JCCW – Gen. George W. Morell

5 06 2009

Testimony of Gen. George W. Morell

Report on the Conduct of the War, Vol. 2, pp. 49-54

WASHINGTON, D. C., December 28, 1861

General GEORGE W. MORELL sworn and examined.

By Mr. Chandler:

Question. You were on General Patterson’s staff, were you not?

Answer. I was on General Sanford’s staff, and with General Patterson a short time.

Question. You were with General Patterson from on or about the 16th to the 25th of July?

Answer. Yes, sir; that is, during the march from Martinsburg towards Winchester.

Question. What was General Patterson’s force at that time?

Answer. We estimated it at from 18,000 to 20,000 men.

Question. Mostly three months’ men?

Answer. They were all three months’ men except a small portion of regulars— a very small portion.

Question. General Johnston’s force was at Winchester?

Answer. Yes, sir.

Question. General Patterson’s force of from 18,000 to 20,000 men was at Martinsburg?

Answer. Yes, sir.

Question. Can you tell on what day of the month General Patterson’s division advanced from Martinsburg towards Winchester?

Answer. Yes, sir; we left Martinsburg on the 15th of July, on Monday morning.

Question. Advancing towards Winchester?

Answer. Yes, sir; we went that day to Bunker Hill, a little over half way. We remained there until the 16th of July.

Question. What day of the week was that?

Answer. The 16th was Tuesday.

Question. That was within how many miles of Winchester?

Answer. I think it was eight or ten miles.

Question. Proceed.

Answer. I think we left the next morning, the 17th, at 3 o’clock.

Question. What direction did you then take and where did you go?

Answer. We first received orders in the evening to be ready to march in the morning, without the line of march being indicated to us. And just before we moved we received orders to go to Smithfield, or Midway, as it is called, which is on the main turnpike road from Harper’s Ferry to Winchester.

Question. How far did you go?

Answer. We went to Smithfield; and then, instead of going to Winchester, we made a retrograde movement to Charlestown. Then we knew we were going to Harper’s Ferry.

Question. While you were at Smithfield you were threatening Winchester?

Answer. Yes, sir.

Question. And had you remained at Smithfield you still threatened Winchester, and would have held Johnston in check by that threatening position?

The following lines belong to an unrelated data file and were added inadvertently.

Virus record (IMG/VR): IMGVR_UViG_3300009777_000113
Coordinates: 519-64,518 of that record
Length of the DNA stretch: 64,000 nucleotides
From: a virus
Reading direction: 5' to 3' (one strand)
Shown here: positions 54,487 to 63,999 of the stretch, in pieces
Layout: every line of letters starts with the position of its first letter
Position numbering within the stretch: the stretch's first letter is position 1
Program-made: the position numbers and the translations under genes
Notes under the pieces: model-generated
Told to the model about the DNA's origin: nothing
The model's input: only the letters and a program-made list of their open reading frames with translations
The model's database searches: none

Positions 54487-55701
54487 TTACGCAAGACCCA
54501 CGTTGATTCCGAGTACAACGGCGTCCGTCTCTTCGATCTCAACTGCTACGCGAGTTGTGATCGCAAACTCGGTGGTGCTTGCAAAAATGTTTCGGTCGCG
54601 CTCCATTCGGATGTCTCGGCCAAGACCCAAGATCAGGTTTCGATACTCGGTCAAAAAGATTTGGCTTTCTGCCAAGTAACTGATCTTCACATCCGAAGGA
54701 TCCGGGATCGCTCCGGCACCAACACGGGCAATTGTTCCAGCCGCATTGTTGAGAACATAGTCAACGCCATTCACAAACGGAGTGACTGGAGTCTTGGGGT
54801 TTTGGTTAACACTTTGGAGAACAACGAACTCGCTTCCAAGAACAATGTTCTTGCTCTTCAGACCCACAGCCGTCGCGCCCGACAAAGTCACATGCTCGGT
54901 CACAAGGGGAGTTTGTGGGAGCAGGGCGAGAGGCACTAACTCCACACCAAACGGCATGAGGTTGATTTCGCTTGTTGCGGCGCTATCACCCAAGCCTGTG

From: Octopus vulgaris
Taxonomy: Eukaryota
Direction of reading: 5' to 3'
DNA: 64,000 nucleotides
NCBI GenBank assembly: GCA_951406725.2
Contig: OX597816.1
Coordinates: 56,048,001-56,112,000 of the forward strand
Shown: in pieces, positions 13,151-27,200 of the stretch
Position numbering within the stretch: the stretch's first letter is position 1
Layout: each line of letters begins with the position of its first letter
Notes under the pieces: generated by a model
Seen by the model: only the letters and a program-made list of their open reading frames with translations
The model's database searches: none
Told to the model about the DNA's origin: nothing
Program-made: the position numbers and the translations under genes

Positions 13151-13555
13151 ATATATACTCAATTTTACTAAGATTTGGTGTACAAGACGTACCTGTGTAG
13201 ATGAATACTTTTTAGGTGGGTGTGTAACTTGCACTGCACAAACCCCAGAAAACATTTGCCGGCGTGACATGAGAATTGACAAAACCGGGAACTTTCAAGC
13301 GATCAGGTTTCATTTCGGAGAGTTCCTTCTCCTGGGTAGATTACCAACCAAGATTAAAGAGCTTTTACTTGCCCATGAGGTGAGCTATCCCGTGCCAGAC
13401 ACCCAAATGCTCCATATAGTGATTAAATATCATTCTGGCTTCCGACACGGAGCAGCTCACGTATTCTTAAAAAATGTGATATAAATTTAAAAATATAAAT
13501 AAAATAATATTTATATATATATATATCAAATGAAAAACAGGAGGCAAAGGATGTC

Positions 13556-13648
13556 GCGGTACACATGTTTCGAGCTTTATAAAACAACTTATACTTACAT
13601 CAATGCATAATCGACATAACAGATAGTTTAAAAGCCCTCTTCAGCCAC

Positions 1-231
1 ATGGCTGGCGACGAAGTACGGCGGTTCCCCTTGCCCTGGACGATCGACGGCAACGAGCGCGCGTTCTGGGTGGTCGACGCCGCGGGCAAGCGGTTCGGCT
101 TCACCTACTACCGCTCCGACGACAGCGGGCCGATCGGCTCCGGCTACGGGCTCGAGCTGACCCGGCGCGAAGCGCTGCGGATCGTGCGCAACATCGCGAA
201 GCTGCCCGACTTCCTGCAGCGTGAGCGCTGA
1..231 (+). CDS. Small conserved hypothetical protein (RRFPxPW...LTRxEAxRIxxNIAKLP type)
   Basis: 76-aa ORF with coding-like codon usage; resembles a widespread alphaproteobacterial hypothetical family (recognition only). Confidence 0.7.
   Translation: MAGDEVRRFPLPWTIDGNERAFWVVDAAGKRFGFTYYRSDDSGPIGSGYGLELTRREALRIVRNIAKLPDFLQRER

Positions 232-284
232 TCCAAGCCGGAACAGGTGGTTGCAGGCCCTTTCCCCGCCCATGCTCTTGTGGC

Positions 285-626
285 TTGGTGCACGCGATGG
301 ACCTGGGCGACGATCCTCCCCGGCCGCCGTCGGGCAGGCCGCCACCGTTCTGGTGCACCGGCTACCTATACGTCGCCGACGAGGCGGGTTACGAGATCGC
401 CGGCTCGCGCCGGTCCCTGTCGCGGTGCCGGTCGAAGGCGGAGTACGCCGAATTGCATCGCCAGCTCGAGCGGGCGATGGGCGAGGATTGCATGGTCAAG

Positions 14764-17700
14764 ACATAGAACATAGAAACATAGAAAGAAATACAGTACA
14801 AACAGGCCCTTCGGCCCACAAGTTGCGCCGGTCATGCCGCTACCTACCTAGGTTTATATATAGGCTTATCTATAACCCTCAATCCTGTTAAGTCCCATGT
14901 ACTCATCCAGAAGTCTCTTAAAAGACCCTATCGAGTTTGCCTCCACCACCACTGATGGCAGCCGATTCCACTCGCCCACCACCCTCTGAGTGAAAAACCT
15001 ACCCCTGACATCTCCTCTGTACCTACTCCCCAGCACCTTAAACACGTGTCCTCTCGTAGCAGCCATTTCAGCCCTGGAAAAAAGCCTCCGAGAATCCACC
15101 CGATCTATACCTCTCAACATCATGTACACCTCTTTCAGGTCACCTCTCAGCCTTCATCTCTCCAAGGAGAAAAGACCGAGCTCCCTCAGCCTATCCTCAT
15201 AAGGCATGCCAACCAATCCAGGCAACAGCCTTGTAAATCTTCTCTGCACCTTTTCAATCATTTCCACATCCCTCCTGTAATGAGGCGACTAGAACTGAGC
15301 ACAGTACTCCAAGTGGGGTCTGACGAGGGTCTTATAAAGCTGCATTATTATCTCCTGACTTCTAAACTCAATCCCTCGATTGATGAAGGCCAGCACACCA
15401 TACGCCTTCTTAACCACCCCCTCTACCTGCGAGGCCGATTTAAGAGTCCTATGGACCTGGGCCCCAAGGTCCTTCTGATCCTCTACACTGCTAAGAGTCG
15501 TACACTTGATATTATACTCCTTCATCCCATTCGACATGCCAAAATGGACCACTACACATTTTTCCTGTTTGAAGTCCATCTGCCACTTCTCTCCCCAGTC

Answer. I think we should.

Question. But the moment you turned down towards Charlestown you ceased to threaten Winchester?

Answer. Entirely so. That developed the whole movement.

Question. That left Johnston to start off where he pleased?

Answer. Yes, sir; and he did start that same day.

Question. Can you tell why that march towards Charlestown was made?

Answer. No, sir; I cannot.

Question. This place of Bunker Hill, or this of Midway, was threatening Winchester?

Answer. Yes, sir; within a few hours’ march of Winchester.

Question. According to the best information you could get, what was the force of Johnston in front of you at Winchester at that time?

Answer. I suppose he had a little over 20,000 men; anywhere from 20,000 to 25,000.

Question. You suppose your force was sufficient at any rate to hold him in check?

Answer. I have no doubt of that. And even if we had fought him and been beaten he would have been in no condition to have come down here.

Question. Did the officers on the staff understand, when you made that forward movement, that it was to threaten and hold Johnston in that position?

Answer. He supposed we were going to fight him immediately.

Question. Was the spirit of the troops such as to lead you to expect a favorable result?

Answer. Yes, sir; though I saw but little of them, except our own division. Four New York regiments went up under General Sanford to re-enforce General Patterson. I was then on General Sanford’s staff. Two of those regiments, the 5th and 12th, were excellent regiments. The other two were volunteers, and one of them was an excellent regiment. The New York troops were in excellent spirits until after we made that retrograde movement towards Charlestown. They then got a little shaky and dissatisfied.

By Mr. Odell.

Question. Did not General Sanford join these four regiments with four or six Other New York regiments there?

Answer. He had more than four regiments there. I think he had about 5,000 men. These four regiments I speak of went up with him from here.